13th Age does this already, albeit in a slightly more focused way – you have player-made backgrounds (previous professions) instead of skills, One Unique Thing that sets your character apart from all the others and has massive impacts on the campaign world, and Icon Relationships that let you abstract plot into mechanics, a set of rollable dice that inform the GM what sort of active relationships you want when it comes to power blocs and how often you want them to come up. (You could adapt Icon Dice for your campaign, even, if you’d like. Every player rolls a D6 for the factions they’ve made at the start of the story; on a 5, they get a benefit out of it with strings attached. On a 6, they get a benefit out of it with no strings attached. Even for negative relationships; odds are someone else wants you to hunt them down, as well.)
It’s a very beautiful game; a version of D&D written for Storytellers, not Dungeon Masters, but one that keeps the essential feel of kicking down a door and killing whoever’s inside to gain access to their pocket change. It is staggeringly clever. (There’s another version of a similar thing in the Dresden Files and Spirit of the Century RPGs, but as they focus on things that have happened rather than things that are happening, they have less of an impact on the plot of the game. Both are still fantastic titles, though.)
With this system, at no point are you putting people on the spot and asking them – point-blank – what they want out of a long-running campaign. There are no wrong answers. It’s much more subtle than that; you give the player agency over the story past that of their character. You give them the opportunity to shape the world in a way that pleases them, that they’re interested in exploring.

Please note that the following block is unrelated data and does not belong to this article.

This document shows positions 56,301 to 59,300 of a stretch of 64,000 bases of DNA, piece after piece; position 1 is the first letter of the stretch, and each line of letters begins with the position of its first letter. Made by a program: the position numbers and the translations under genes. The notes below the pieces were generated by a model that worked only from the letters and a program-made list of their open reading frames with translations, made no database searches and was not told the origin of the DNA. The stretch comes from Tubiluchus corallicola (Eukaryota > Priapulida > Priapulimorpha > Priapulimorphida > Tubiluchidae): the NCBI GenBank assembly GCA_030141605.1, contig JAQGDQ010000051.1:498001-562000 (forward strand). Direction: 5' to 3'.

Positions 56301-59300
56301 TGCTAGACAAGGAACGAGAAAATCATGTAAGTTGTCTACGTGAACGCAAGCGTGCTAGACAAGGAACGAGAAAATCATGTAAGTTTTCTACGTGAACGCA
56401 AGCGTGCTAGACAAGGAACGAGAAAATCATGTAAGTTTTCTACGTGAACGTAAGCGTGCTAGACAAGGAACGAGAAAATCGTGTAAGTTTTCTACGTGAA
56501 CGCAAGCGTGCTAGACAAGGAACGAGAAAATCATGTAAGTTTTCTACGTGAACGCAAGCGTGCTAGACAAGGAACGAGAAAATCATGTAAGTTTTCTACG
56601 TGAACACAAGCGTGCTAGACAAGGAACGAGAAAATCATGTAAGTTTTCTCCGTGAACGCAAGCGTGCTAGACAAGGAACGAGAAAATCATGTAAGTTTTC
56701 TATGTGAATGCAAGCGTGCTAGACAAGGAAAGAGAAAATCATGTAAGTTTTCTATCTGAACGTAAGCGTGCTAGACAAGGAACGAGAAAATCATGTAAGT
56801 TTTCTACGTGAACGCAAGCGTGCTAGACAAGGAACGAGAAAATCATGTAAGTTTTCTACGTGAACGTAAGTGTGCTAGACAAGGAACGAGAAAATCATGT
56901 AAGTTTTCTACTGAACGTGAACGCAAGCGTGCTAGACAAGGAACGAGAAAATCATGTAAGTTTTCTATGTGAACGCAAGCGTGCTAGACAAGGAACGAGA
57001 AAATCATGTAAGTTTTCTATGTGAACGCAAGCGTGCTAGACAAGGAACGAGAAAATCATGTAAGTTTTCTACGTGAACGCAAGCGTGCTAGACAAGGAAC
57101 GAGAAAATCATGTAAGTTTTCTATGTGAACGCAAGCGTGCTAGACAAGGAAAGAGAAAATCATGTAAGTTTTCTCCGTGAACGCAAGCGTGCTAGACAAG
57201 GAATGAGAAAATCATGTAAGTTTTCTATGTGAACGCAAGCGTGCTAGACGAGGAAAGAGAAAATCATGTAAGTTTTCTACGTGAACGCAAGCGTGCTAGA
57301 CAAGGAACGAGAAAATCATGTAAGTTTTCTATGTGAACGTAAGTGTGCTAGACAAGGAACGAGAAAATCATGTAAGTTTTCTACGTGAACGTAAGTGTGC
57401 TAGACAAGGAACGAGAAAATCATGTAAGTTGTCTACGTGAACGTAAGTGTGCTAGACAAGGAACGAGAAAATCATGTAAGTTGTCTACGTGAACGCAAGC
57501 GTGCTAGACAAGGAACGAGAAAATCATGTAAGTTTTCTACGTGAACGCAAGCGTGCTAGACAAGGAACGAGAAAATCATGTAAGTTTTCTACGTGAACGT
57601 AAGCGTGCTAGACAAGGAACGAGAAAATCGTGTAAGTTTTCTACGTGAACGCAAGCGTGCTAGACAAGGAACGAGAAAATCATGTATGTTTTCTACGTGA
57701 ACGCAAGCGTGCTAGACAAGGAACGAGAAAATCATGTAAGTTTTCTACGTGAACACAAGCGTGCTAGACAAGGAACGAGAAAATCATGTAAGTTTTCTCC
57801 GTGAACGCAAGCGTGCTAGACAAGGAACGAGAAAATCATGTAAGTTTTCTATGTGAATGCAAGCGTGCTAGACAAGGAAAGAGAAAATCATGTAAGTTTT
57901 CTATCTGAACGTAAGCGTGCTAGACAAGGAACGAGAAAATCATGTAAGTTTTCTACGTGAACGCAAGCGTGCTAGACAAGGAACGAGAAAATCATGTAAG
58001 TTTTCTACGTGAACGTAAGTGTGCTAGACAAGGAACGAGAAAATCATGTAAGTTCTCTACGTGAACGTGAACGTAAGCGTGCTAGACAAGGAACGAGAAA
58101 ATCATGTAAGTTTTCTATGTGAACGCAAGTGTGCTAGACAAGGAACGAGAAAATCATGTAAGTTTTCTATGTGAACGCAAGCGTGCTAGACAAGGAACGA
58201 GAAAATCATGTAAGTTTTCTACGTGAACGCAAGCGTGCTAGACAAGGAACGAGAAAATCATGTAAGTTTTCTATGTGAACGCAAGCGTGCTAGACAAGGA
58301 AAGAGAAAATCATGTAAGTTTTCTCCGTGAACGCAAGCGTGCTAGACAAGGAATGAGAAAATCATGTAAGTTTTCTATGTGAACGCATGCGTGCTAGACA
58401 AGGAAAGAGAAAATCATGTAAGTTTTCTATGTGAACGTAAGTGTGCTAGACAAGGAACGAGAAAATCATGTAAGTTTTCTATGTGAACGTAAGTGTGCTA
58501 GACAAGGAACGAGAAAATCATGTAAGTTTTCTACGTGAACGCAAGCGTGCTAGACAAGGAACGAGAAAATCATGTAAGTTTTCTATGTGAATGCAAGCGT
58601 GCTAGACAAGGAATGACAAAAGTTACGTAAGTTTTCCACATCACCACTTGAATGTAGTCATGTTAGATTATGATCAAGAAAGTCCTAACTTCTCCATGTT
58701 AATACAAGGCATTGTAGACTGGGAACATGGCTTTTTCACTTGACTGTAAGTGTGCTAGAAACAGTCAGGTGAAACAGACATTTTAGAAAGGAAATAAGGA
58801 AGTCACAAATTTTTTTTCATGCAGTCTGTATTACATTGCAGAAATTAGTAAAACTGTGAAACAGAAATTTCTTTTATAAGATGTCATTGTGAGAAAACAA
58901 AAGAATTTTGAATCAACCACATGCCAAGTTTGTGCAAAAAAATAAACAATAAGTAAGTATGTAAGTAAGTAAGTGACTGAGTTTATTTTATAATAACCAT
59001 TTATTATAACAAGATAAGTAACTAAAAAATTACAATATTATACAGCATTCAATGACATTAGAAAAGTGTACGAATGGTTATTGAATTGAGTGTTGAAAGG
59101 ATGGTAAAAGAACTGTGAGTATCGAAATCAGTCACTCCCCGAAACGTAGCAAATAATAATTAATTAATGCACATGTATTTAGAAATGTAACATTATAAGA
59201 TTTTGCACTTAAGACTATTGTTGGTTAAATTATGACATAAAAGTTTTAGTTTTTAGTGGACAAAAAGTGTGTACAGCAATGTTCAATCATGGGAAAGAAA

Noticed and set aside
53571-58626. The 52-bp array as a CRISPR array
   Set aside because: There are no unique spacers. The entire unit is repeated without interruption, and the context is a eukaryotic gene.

It gives you, the GM, the power to use things the player has created to tell stories the player wants to tell. And that’s golden.
* Okay; I can imagine some types of games that this wouldn’t work for. One-shots might have problems. Games in which the characters are mindwiped amnesiacs may not benefit from this approach. Games which are intrinsically tied to their settings – like Paranoia, say, or Shadowrun, or Forgotten Realms – might suffer if you have to juggle eight to ten new factions all in one go in addition to those existing. But still; maybe ask the players what existing power blocs they’re interested in exploring. If you’re playing Doctor Who, say, you could ask them which races of aliens they get on with and which ones they don’t; this doesn’t have to be original, you just have to let the players have some choice in the bones of your communal story.